Don Zavelo, L’78
KU LAW EDUCATION CREATES ‘LAWYERS WITH A POINT OF VIEW’
Want to make a baseball fan shudder? Mention the years 1994 and ’95. That’s when a Major League Baseball strike resulted in the cancellation of more than 900 games and the 1994 World Series, as managers and the players’ union duked it out.
Somewhere near the core of that maelstrom was Don Zavelo, L’78. As deputy regional attorney at the New York office of the National Labor Relations Board, Zavelo had a hand in helping the two sides break the impasse.
“Because most of the national media and entertainment and professional sports leagues had their corporate headquarters in Manhattan,” he said, “whenever there was a national labor dispute that involved one of the industries, it ended up on my desk – or at least in my office.”
Now Zavelo is part of one of the industries he once policed. In October 2011, he became general counsel of the National Hockey League Players’ Association, a role that combines his love of sports with his interest in labor law. Zavelo’s journey to his dream job – with an office in Toronto, the hockey capital of the world – started at the University of Kansas.
Zavelo focused on labor law at Green Hall, and he went to work for the NLRB in Kansas City right out of law school, eventually ending up in the New York office. Although Zavelo never heard the term “sports law” until well after he graduated, he worked on plenty of high-profile sports cases during his more than 30 years with the NLRB.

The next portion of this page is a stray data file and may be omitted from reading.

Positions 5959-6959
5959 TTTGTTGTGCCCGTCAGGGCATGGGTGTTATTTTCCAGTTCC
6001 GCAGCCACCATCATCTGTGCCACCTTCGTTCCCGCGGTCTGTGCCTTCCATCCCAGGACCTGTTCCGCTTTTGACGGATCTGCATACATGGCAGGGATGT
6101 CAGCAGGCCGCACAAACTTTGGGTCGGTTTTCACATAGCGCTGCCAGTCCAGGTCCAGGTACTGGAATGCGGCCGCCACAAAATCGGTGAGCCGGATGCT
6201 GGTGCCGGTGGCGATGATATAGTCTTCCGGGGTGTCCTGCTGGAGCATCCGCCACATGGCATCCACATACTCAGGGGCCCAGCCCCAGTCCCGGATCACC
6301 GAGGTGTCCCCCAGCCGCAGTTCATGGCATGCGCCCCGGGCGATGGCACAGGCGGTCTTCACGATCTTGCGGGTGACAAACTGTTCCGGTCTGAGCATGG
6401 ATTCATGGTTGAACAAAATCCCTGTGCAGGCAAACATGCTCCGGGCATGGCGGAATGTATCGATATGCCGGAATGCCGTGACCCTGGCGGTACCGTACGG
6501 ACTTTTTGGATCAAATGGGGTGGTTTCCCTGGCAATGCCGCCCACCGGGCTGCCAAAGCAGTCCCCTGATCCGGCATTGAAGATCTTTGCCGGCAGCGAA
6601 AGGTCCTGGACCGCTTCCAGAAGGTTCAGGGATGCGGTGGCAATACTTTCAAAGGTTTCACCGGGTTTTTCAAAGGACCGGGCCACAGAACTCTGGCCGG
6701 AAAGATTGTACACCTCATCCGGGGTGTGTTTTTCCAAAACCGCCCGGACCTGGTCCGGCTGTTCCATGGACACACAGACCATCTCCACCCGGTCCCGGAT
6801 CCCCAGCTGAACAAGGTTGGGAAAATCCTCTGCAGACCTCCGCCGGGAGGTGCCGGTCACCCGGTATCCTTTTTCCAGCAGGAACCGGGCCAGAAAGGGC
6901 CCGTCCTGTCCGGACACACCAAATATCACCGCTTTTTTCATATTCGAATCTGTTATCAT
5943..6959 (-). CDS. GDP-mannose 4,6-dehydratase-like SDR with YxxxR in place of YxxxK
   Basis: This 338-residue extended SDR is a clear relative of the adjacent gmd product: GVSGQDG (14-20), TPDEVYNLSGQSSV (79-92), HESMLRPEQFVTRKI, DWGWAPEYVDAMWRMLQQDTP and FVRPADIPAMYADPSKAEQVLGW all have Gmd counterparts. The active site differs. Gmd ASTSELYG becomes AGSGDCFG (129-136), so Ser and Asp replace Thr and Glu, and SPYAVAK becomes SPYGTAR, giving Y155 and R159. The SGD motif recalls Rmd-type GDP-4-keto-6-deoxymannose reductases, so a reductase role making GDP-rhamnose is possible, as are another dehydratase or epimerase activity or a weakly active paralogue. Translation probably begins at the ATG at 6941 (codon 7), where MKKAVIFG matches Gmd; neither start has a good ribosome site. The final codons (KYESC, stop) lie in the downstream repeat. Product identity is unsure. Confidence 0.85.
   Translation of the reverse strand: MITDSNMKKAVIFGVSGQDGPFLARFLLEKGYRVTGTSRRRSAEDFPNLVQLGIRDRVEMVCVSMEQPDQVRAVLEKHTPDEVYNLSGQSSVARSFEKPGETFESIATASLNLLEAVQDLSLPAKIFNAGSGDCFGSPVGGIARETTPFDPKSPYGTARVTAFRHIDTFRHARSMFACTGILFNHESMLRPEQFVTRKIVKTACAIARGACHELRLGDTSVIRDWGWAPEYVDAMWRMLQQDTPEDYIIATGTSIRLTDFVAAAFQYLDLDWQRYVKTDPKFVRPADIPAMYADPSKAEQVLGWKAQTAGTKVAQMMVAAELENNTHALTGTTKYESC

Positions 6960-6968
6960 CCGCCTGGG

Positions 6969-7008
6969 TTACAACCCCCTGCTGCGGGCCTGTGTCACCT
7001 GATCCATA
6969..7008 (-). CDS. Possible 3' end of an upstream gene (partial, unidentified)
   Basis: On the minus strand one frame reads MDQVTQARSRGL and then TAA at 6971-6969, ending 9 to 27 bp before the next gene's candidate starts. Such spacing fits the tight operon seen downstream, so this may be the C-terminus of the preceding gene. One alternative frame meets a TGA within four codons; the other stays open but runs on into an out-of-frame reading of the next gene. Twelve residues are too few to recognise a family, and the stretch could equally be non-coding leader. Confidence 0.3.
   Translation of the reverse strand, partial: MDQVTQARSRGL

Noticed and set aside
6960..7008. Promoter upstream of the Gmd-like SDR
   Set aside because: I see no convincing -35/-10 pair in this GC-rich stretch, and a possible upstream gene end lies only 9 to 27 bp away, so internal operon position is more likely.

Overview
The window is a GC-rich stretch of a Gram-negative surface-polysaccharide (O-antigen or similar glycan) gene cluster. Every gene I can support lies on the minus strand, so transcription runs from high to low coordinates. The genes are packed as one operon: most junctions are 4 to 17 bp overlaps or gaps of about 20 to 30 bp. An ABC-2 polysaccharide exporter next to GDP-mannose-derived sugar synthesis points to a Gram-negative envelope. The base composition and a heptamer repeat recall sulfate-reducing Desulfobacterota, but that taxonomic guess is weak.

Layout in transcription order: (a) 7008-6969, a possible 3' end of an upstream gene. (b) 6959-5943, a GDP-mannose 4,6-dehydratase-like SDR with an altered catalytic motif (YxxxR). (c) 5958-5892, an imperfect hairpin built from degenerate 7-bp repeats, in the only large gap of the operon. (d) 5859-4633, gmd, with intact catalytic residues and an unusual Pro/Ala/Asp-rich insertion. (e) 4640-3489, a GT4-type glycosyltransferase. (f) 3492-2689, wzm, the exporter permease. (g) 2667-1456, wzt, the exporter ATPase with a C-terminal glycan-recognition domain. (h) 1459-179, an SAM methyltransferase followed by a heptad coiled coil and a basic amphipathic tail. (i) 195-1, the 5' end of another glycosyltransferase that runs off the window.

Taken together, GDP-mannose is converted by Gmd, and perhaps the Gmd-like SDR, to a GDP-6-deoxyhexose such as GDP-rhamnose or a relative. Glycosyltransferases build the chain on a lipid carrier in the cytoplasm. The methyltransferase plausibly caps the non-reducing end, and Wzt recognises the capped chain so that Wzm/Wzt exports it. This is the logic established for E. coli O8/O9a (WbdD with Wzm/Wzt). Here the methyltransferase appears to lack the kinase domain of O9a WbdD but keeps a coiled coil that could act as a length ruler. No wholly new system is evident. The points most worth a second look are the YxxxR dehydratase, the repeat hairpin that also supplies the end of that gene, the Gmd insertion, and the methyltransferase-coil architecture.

“We had hockey and football and basketball,” he said, “and they all pretty much concerned difficult bargaining disputes that came before the Board because the union, or in some cases the league, alleged the other side had engaged in bad-faith bargaining.”
Zavelo’s career path illustrates the important role that labor law plays in professional sports. He also relies on wisdom imparted by KU Law professors in the areas of torts, contracts, antitrust and criminal law.
“KU Law creates lawyers with a point of view,” Zavelo said. “I knew from my first labor law class that I wanted to represent the interests of employees and their unions. Green Hall not only gave me a strong sense of what I could accomplish as a lawyer, but also emphasized the fundamentals, advocacy and good writing. While my work has since taken me from Kansas to the East Coast, that KU confidence and sense of what it means to be a lawyer continues to guide me all these years later.”